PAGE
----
It's not only 4K capture - and a new selection of video effects, like AR and Vine - that's on offer. The Sony Xperia Z2 now offers SteadyShot image stabilisation. This is a digital stabilisation system, but it works on a number of axis, designed to take the wobble out of walking, for example.
We've seen it in action in a demonstration on a wobble plate from Sony and it seems to make a difference, but we'll have to test it in the real world before we can pass a judgement on it.
Sony is also bringing 120fps slow motion to the Xperia Z2. Like the iPhone 5S, you'll be able to capture the footage at 720p and slow down the sections you want in slow motions. The interface is simple and intuitive and the results look great.
The camera is very much what you'd expect form the Z2, with lots of options available. The quality, from what we've seen looks pretty good, with a new "background defocus" mode for stills shooting doing exactly what it says on the tin.
The Sony Xperia Z2 moves the speakers to the front of the handset, aiming to give you some of that great stereo effect that the HTC One has enjoyed over the past year. This time it's called S-Force Front Surround. We didn't have much of a chance to test the performance in our preview time, so again, we'll have to wait for a full review before we can definitively assess the speaker's skills.
However, one addition we did get the chance to test was the new noise cancellation system that Sony is bringing to the Z2. This works in partnership with the Sony MDR-NC31EM headset that will be bundled in the box for Z2 handsets in the UK.
As with existing noise cancelling headphones, there are small mics on the earbuds that detect ambient noise. This is fed to the phone that then adds counter-noise to cancel it out. There are three levels of cancellation, and Sony claims it will cancel out 98 per cent of background noise.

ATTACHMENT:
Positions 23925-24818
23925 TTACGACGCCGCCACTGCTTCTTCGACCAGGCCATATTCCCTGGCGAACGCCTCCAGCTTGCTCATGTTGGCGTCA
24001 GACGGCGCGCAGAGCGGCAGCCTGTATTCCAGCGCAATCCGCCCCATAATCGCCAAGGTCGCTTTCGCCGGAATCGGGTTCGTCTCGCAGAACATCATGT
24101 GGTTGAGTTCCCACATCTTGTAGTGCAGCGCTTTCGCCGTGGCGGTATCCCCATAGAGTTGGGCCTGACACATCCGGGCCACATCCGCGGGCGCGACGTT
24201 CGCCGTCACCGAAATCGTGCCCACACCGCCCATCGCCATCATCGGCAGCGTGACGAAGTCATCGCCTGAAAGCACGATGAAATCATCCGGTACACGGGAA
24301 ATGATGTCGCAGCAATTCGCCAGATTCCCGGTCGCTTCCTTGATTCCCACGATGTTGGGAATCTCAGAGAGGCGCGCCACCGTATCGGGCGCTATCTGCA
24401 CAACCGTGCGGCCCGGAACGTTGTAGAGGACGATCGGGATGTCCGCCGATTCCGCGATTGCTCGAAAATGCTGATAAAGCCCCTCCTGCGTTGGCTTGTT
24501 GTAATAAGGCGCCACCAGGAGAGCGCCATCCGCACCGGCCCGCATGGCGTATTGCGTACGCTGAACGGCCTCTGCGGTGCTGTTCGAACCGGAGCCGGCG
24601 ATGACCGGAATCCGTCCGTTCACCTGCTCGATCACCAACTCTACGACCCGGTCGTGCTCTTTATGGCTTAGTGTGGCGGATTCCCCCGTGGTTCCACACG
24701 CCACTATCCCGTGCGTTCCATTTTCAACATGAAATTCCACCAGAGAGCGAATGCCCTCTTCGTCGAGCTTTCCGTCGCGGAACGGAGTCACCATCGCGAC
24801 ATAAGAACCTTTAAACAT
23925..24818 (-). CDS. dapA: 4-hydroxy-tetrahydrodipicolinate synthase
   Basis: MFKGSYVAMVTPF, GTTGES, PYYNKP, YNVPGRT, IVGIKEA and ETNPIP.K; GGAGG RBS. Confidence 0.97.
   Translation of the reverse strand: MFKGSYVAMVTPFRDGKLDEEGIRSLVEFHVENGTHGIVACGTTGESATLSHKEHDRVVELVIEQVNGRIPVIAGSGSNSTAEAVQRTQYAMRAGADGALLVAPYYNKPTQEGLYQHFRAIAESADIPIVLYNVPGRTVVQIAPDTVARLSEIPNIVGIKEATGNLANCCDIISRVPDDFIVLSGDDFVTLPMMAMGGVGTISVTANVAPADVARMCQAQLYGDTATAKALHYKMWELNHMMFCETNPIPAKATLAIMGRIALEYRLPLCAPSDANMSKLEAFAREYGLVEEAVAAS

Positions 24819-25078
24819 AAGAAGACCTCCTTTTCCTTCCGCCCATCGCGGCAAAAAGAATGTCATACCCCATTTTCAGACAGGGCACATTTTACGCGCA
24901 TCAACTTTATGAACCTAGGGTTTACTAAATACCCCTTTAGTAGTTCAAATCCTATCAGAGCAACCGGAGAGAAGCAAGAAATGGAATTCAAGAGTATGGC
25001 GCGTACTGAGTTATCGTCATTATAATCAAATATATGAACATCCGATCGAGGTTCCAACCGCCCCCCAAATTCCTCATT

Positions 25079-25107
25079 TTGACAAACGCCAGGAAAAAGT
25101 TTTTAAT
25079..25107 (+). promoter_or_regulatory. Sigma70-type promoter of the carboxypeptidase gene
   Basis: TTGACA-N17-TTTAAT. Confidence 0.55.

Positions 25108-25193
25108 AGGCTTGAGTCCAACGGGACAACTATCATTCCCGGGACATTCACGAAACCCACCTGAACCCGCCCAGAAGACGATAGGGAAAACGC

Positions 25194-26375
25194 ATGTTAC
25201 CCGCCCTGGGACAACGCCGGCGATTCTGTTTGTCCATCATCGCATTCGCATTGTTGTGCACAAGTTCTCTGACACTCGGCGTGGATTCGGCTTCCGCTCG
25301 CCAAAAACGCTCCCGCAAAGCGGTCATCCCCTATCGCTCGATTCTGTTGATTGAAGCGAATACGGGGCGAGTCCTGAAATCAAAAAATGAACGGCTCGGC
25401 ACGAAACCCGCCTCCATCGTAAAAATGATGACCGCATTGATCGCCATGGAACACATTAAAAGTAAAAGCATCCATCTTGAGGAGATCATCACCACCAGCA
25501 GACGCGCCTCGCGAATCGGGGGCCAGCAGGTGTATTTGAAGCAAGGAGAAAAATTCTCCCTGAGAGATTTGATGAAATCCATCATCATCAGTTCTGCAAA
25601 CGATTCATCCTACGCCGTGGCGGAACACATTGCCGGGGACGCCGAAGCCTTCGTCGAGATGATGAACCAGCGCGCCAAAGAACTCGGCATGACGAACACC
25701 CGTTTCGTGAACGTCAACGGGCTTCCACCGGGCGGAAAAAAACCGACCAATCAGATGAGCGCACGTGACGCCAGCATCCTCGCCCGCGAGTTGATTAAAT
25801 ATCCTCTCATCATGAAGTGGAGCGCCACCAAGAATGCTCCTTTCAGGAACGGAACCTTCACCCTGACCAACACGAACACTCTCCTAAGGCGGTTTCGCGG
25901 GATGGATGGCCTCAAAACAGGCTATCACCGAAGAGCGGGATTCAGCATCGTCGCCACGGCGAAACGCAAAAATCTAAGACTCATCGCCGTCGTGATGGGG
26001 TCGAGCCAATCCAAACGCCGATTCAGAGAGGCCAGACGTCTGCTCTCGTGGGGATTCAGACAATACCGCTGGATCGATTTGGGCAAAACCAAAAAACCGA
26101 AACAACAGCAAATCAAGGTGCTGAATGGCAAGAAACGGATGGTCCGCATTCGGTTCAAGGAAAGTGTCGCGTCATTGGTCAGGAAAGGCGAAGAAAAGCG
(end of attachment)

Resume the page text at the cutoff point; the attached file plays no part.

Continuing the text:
Sony says this is the first handset to incorporate noise cancellation of this type, but you have to use Sony's headphones to make it work. We've tested it and it seems effective.
Software and user interface: What's new?
There is a range of tweaks that arrive with the latest version of Sony's skin, layered over the top of Android 4.4 KitKat. It's great that Sony is launched with an up-to-date version of Android, incorporating the translucent notifications bar and other elements.
However, there's an addition that we're not sure will be so popular. Sony has added a shortcut to What's New into the swipe action used to access Google Now. What's New is a portal that pushes Sony's own content and giving it prominence in such a way feels a little too intrusive. If you generally try to avoid bloatware, this is really going to be in your face if you're a Google Now user.
We've mentioned the tweaks and changes in the camera and there are small additions, including the Navigon satnav app that wants to take the place of Google Maps navigation, but after the free trial, you'll have to pay for it.
We didn't have the time to explore every change to the interface, but things look and feel very much as they do on other Sony Xperia devices.
Overall, the thing that left the biggest impression on us was the display. The colours look rich and vibrant and complement the otherwise solid build of the handset. It's still on the large side, however, and with devices like the LG G2 offering the same display size and resolution in a smaller package, we still feel that the Xperia Z2, like the Z1, is bigger than it needs to be.
The Sony Xperia Z1 was a powerful device and the Xperia Z2 takes things up a mark, making this one of the most powerful Android handsets around. There are improvements we're eager to test out, like the new video features, and to see just what sort of battery performance we get from Sony's new flagship once we get it in for a full review.
The Sony Xperia Z2 will be available from March 2014, pricing still to be confirmed.